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Paedo sexually abused children as young as 4-months-old

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mercoledì 7 febbraio 2018

Paedo football coach, scout leader jailed for sexually abusing 3 boys

A former football coach and club scout leader living in Bristol has been jailed for sexually abusing three boys.



Neil Borgeat, of Tockington Lane in Almondsbury, was jailed for three years and six months on Monday, February 5 for the offences, which took place 30 years ago when he was living in Hertfordshire.

He later moved to South Gloucestershire, worked for Rolls-Royce in Patchway and had an informal role at the Second Alveston Scout Group, although this was stopped when 13 allegations of possessing indecent images of children were made against him in 2005. Borgeat was cleared of those charges later that year, after the images were found to be of adults and the Crown Prosecution Service offered no evidence against him.

This week the 66-year-old pleaded guilty to five charges of abusing three victims between 1982 and 1990, when he was leader of 4th Boxmoor Scout Group and a youth team coach at Emerald Vale Football Club in Hemel Hempstead, the Hertfordshire Mercury reports.

The boys, now all in their 40s, were aged between seven and 16 at the time of the offences.

Wayne Cleaver, prosecuting, told St Albans Crown Court: “The defendant strove to be popular – he wanted to be everyone’s friend. He would offer treats to gain their favour.”
Mr Cleaver described how Borgeat would let boys sit on his lap in his car, so they could pretend to drive.

Borgeat's abuse

One victim spoke of an incident in which he rode with Borgeat on a tractor at the football club’s training ground, when Borgeat exposed his genitals and pressed them against his back, only to claim it had been an accident and his flies must have been undone after his last visit to the toilet.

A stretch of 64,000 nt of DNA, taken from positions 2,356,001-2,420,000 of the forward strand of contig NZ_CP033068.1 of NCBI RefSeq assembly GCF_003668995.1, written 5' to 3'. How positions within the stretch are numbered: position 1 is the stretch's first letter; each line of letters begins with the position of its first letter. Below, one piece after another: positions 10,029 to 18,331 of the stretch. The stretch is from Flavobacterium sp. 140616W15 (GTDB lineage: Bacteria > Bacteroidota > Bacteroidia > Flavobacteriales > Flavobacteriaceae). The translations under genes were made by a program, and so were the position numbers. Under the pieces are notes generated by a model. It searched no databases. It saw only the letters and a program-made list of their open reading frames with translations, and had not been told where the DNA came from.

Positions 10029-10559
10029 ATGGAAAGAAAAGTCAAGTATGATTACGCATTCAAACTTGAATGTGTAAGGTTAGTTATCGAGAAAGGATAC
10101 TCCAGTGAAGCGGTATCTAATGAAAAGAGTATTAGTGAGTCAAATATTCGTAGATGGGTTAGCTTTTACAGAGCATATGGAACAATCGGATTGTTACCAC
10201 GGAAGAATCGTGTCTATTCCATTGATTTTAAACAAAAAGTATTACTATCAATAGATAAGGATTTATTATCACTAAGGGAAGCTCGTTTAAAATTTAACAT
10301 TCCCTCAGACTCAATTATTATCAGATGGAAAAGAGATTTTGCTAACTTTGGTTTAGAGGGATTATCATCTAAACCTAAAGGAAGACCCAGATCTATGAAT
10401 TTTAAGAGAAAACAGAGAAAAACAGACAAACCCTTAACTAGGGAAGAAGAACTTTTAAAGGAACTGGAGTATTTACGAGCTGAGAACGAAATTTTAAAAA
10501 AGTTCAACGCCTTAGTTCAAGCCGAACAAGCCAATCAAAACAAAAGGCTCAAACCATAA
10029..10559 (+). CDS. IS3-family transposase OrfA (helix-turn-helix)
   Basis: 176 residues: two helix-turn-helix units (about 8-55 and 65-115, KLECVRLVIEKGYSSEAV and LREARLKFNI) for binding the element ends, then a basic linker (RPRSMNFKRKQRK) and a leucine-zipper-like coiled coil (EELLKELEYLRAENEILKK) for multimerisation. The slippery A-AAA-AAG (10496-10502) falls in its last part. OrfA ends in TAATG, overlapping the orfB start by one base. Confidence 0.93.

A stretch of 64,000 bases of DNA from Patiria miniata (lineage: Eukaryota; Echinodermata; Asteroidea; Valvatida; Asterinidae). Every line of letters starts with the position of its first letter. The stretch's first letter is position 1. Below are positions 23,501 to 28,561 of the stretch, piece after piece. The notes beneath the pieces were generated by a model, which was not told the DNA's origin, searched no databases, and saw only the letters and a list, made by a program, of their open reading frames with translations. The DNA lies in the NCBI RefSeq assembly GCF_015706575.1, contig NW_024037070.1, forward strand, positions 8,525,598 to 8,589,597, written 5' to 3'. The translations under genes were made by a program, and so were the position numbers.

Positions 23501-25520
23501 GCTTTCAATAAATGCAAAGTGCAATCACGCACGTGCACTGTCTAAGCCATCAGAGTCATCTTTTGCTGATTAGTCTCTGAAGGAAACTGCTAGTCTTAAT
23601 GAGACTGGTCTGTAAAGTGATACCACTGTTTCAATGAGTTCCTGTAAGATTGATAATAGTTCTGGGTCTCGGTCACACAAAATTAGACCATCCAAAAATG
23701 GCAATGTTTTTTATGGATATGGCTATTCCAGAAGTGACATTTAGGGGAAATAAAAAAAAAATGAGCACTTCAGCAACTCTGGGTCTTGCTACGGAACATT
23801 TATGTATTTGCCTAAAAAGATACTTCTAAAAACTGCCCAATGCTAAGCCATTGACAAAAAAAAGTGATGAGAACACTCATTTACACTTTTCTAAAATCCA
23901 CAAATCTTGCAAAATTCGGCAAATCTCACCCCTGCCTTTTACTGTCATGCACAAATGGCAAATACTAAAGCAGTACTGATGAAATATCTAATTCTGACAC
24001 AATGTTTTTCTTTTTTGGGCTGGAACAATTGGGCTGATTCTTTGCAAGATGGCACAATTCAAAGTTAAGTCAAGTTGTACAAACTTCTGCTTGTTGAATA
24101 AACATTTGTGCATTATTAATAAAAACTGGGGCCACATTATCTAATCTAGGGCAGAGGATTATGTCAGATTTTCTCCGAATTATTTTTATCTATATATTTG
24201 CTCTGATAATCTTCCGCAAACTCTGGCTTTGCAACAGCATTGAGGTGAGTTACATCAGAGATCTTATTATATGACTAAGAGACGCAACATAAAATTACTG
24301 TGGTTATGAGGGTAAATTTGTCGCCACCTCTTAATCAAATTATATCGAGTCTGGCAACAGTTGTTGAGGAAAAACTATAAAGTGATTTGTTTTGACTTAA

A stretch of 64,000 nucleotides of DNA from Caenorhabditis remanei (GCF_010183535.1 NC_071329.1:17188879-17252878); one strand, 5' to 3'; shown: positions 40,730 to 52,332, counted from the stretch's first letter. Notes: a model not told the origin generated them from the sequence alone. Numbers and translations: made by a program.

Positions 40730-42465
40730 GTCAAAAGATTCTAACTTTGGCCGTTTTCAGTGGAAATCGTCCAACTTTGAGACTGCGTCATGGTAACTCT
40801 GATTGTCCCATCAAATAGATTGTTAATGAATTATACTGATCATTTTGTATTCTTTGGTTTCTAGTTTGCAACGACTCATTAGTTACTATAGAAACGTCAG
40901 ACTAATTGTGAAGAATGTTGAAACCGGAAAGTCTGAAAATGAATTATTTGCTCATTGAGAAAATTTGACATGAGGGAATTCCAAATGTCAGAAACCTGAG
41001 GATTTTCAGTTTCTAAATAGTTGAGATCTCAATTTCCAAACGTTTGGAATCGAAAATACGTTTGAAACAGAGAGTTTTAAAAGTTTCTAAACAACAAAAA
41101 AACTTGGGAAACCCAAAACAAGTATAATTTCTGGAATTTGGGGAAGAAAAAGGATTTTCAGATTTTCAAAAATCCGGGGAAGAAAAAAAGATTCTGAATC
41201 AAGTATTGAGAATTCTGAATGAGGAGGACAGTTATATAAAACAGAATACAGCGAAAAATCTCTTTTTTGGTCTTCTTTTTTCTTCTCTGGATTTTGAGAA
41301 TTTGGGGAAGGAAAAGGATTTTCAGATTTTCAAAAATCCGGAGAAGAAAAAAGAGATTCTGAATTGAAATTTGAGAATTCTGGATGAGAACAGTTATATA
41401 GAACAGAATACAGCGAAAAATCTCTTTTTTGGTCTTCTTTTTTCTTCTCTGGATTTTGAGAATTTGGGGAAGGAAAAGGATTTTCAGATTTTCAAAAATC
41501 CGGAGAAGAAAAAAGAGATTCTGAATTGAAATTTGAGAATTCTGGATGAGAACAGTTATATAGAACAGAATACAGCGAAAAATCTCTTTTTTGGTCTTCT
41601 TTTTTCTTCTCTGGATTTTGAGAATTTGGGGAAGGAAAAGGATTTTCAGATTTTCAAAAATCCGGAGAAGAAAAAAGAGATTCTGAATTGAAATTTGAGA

Another victim said that, while on an outing, Borgeat told the group a story about a werewolf, leaving them too scared to sleep.
When he went to Borgeat complaining he could not sleep, the boy ended up in his bed, where Borgeat performed a sexual act on him.
“He appreciated what was happening but did not appreciate it was wrong,” Mr Cleaver said.
On a trip to Somerset in a camper van, Borgeat reached into a boy’s sleeping bag to sexually abuse him
“He didn’t understand, so pretended to be asleep. Asked by the defendant ‘did you notice anything in the night?’, he said ‘no’," said Mr Cleaver.
The next night, the same thing happened."
The court also heard how Borgeat also abused a boy in showers and when the two were alone together he showed him explicit photographs of children.
It was not until 2003 that one of Borgeat’s victims had a chance meeting with him as an adult.
He was shocked to the extent that he began to physically convulse," said Mr Cleaver.

'Wracked with shame and guilt'

He reported what had happened to the police. Hertfordshire Constabulary's Joint Child Protection & Investigation Unit then conducted extensive enquiries in order to trace witnesses or other possible victims.
The team managed to uncover two other victims during their investigation.